Okay, I know this is a rooster.
But I really liked my title. Anyway, awhile back, a friend “commissioned” a mosaic rooster for a tray she had. She paid me in stained glass, which if you ask me, is the way to go! Excited to make my first “commissioned” piece, I went online to look for rooster clipart, and then worked to enlarge it to fit the tray. The dime in the center is there for size perspective.
I thought I had lost my photos of this when it was in progress. Turns out I forgot I had already used them in “Why Mosaic? Part 2”, and apparently deleted them from my computer afterwards. But there they were, in my WordPress image gallery.
This was so fun to do because I had never done a rooster before. And being a whimsical rooster made it that much better. (A cardinal rule of the Debra Kay art process is that if you make your art whimsical, you don’t have to worry about it looking “real”. Just “real whimsical”.)
Above you can see the color printout of the clipart I used as a guide. Obviously I never intended to really recreate the exact design. That would have been A) impossible, and B) probably not ethical, since I’m not the one who drew it in the first place. But it provided something to go on.
The yellow beads lying sideways at the bottom of the tail kind of look like corn on the cob, but I figured, oh well. After all, corn on the cob is one of my artistic fortes. (That statement to be explained at the end of this post.) The green ones kind of look like peas, if you think about it.
Finally done! Time to add the background, which was going to be white to match my friend’s kitchen.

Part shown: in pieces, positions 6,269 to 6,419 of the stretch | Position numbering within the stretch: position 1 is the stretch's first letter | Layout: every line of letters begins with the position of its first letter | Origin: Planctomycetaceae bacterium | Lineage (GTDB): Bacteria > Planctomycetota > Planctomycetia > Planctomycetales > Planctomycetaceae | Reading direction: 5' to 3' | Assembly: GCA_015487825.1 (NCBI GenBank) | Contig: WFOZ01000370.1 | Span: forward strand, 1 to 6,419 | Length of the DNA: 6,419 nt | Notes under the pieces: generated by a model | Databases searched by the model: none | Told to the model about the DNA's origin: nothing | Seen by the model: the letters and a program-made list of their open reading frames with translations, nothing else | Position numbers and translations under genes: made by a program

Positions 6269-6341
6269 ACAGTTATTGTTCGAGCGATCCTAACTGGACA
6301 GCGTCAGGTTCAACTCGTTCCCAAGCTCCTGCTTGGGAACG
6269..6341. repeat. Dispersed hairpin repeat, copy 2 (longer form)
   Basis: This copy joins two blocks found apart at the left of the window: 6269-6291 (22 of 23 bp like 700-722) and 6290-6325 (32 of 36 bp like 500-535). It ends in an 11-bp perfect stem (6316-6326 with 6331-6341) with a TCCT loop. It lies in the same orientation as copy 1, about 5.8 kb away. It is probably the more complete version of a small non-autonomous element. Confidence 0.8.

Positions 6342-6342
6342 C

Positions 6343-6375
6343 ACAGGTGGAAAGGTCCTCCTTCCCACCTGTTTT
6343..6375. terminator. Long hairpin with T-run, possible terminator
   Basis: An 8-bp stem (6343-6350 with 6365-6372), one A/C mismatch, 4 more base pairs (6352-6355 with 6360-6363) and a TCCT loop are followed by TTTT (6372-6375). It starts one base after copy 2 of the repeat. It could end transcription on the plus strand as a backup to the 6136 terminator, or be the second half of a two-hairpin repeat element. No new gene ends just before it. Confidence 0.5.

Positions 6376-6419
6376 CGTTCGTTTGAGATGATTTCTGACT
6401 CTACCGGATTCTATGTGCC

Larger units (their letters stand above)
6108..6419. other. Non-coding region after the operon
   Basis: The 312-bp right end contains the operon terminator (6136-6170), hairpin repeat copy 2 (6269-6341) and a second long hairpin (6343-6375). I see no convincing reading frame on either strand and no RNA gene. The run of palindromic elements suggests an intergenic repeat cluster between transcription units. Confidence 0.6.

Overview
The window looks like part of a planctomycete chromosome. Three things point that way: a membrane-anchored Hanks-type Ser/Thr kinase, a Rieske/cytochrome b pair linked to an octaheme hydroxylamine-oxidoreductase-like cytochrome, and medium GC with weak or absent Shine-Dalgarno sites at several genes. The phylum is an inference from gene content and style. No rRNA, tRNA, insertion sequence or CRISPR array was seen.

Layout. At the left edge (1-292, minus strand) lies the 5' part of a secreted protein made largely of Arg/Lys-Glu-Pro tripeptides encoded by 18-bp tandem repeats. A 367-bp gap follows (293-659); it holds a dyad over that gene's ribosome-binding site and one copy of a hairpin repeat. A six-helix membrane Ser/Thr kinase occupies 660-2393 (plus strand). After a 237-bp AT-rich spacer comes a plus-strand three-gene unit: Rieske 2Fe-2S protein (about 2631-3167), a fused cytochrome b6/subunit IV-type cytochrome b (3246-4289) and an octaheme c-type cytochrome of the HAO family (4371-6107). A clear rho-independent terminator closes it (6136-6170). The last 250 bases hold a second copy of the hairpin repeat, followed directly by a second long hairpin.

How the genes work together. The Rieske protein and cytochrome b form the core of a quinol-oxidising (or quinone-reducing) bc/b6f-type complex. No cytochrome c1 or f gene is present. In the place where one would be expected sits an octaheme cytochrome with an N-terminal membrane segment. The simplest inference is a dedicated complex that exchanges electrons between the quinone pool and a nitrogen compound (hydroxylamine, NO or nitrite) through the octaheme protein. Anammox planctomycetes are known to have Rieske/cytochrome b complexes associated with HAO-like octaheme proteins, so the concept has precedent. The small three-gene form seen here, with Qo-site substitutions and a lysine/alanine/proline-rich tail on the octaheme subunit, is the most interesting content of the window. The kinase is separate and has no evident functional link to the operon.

Here’s look at some of the detail. I really like the pink heart-shaped beads. I got them at the craft store in the jewelry making section. Fortunately these are really that color, and have kind of a mother-of-pearl look to them. So when you grout over them, the color doesn’t rub off. We can see the result of not knowing some beads are painted as opposed to really being “that color”” in the photos below.
This is what happened to my “signature tile” for the sea animals mosaic (which you can read about in “Sea Animals, Done!”). So now when I buy beads to use for mosaics, I rub one with grout before using it to see if it’s real or fake.
Then came the job of making sure the mosaic was centered in the white tray.
After meeting with the approval of my trusty assistant, it was time for grout.
Wiping off the grout.
Yay! All done and ready to go to its new home!
A final thought: Not all poultry has to be made out of mosaic. I made these chickens years ago for my favorite Sunday school puppet song “The Holy Ghost Will Take the Chicken Out of You”. And yes, I made the “corn on the cobs” too! Any commission requests?